Suez Canal blocking could hike freight fees between China and Europe if not cleared soon: analyst
Cargo Ship Ever Given, photo: VCG
Passage through the Suez Canal, one of the world’s busiest shipping arteries, has remained blocked after a large container ship ran aground on Tuesday. The incident could impact the smooth flow of freight between China and Europe and shore up the already high fees if it could not be solved in a timely manner, an analyst told the Global Times.
The container ship stranded in the Suez Canal for more than a day has been partially refloated and traffic is expected to resume soon, port agent GAC said on Wednesday. The incident already created long bottleneck on the waterway stopping dozens of other vessels from passing, according to a BBC report.
Tug boats and diggers are working to refloat the stranded ship. There are different opinions about the reopening of the canal, from a few hours to a month. Wu Minghua, an independent shipping industry analyst from Shanghai, told the Global Times on Wednesday that it depends on how stuck it got. “Being stranded is not an unusual thing, and I think the Suez Canal Authority has accumulated rich experience on dealing with such situations,” said Wu.
He mentioned several previous cases that could take as long as a week or 10 days to clear incidents. “If the Suez Canal cannot resume smooth cargo flow in two or three weeks, it will eventually push up freight fees, which have already remained at a high level since the second half of last year during the pandemic,” Wu said. The Ever Given container ship, registered in Panama, was bound for Rotterdam from China and was passing through the canal on its way to the Mediterranean, according to shipping data.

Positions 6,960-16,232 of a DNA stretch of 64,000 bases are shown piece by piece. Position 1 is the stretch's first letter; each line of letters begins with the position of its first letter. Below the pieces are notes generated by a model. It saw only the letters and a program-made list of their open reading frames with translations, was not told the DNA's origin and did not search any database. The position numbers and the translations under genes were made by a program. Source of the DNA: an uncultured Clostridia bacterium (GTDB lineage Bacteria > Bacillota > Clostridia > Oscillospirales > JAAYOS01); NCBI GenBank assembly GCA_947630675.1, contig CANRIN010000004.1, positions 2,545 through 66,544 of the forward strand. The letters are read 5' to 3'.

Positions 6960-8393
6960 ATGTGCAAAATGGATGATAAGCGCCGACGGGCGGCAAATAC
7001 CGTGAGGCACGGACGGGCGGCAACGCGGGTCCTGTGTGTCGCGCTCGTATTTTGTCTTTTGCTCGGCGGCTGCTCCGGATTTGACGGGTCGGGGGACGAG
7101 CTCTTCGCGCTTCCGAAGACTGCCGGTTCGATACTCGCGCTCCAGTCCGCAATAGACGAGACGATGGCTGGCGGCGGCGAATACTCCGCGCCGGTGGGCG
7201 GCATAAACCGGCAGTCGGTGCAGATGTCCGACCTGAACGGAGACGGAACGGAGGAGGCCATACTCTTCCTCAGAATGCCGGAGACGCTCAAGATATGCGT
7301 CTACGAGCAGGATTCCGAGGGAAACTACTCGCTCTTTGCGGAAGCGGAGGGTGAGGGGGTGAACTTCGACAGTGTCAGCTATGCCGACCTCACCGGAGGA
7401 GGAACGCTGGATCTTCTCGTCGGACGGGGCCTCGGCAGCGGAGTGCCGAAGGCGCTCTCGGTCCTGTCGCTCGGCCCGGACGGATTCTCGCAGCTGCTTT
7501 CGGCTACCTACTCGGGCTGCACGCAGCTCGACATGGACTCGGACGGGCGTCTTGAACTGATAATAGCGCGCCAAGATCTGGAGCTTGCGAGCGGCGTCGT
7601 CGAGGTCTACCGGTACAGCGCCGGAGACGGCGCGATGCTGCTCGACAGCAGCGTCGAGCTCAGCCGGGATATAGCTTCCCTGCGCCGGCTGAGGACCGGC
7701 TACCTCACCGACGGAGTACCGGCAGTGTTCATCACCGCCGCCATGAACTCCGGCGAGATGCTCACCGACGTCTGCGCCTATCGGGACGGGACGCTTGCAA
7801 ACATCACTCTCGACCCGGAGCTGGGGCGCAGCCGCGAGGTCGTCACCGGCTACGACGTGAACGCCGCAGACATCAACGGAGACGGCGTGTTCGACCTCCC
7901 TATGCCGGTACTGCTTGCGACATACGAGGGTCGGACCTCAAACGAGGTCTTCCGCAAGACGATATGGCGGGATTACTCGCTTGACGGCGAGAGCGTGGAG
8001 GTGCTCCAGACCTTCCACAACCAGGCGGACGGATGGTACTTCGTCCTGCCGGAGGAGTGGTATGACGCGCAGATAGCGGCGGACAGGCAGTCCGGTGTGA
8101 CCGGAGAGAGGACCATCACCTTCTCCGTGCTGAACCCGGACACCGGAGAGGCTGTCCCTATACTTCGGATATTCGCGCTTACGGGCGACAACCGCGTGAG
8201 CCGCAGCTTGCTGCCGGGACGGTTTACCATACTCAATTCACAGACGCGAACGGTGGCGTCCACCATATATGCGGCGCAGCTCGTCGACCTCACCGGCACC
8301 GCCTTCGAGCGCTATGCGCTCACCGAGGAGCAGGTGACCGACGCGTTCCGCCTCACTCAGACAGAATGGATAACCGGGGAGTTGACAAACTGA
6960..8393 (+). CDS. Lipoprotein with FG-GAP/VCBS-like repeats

The 200,000-ton vessel was operated by Taiwan’s freight company Evergreen Marine. Departing on February 22 from Kaohsiung port of China’s Taiwan island, the vessel also stopped at Qingdao, in East China’s Shandong Province, Ningbo, in East China’s Zhejiang Province and Shanghai. It was scheduled to arrive in Rotterdam on April 1.
Owners of the cargo, mainly goods from China, are paying close attention to the incident to avoid further losses, an industry insider who asked to remain anonymous told the Global Times. Over 60 percent of Chinese goods including new renewable energy products, like photovoltaic modules and other equipment, are shipped to Europe via the Suez Canal. The incident will negatively impact Chinese exporters in the short term as scheduled freight traffic with Europe will be delayed, the insider said.
Chinese ships account for one tenth of the annual traffic volume of the Suez Canal each year.
According to data from the Suez Canal Authority, nearly 19,000 ships passed through the canal in 2020, an average of 51.5 ships per day.
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